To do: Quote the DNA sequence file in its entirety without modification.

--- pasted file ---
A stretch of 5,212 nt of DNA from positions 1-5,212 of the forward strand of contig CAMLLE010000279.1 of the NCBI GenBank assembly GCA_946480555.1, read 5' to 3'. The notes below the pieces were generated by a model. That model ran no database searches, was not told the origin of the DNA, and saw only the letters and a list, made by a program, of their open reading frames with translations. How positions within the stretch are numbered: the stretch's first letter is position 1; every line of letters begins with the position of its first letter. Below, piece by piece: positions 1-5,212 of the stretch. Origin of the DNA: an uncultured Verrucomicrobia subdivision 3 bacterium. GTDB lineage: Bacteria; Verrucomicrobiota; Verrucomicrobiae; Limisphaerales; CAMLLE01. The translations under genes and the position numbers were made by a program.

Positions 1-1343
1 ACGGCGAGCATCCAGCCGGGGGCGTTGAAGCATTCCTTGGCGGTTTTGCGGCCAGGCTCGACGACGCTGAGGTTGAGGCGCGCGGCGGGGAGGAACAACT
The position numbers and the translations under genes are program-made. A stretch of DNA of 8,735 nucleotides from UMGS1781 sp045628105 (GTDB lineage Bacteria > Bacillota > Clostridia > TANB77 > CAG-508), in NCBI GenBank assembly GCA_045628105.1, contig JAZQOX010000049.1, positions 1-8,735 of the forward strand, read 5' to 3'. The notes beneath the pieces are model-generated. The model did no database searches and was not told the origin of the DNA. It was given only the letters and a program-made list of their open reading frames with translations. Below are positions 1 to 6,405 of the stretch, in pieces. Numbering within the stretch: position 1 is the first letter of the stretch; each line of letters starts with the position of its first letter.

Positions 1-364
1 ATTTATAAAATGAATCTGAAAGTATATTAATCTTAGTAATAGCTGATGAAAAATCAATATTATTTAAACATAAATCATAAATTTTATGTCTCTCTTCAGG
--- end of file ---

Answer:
A stretch of 5,212 nt of DNA from positions 1-5,212 of the forward strand of contig CAMLLE010000279.1 of the NCBI GenBank assembly GCA_946480555.1, read 5' to 3'. The notes below the pieces were generated by a model. That model ran no database searches, was not told the origin of the DNA, and saw only the letters and a list, made by a program, of their open reading frames with translations. How positions within the stretch are numbered: the stretch's first letter is position 1; every line of letters begins with the position of its first letter. Below, piece by piece: positions 1-5,212 of the stretch. Origin of the DNA: an uncultured Verrucomicrobia subdivision 3 bacterium. GTDB lineage: Bacteria; Verrucomicrobiota; Verrucomicrobiae; Limisphaerales; CAMLLE01. The translations under genes and the position numbers were made by a program.

Positions 1-1343
1 ACGGCGAGCATCCAGCCGGGGGCGTTGAAGCATTCCTTGGCGGTTTTGCGGCCAGGCTCGACGACGCTGAGGTTGAGGCGCGCGGCGGGGAGGAACAACT
The position numbers and the translations under genes are program-made. A stretch of DNA of 8,735 nucleotides from UMGS1781 sp045628105 (GTDB lineage Bacteria > Bacillota > Clostridia > TANB77 > CAG-508), in NCBI GenBank assembly GCA_045628105.1, contig JAZQOX010000049.1, positions 1-8,735 of the forward strand, read 5' to 3'. The notes beneath the pieces are model-generated. The model did no database searches and was not told the origin of the DNA. It was given only the letters and a program-made list of their open reading frames with translations. Below are positions 1 to 6,405 of the stretch, in pieces. Numbering within the stretch: position 1 is the first letter of the stretch; each line of letters starts with the position of its first letter.

Positions 1-364
1 ATTTATAAAATGAATCTGAAAGTATATTAATCTTAGTAATAGCTGATGAAAAATCAATATTATTTAAACATAAATCATAAATTTTATGTCTCTCTTCAGG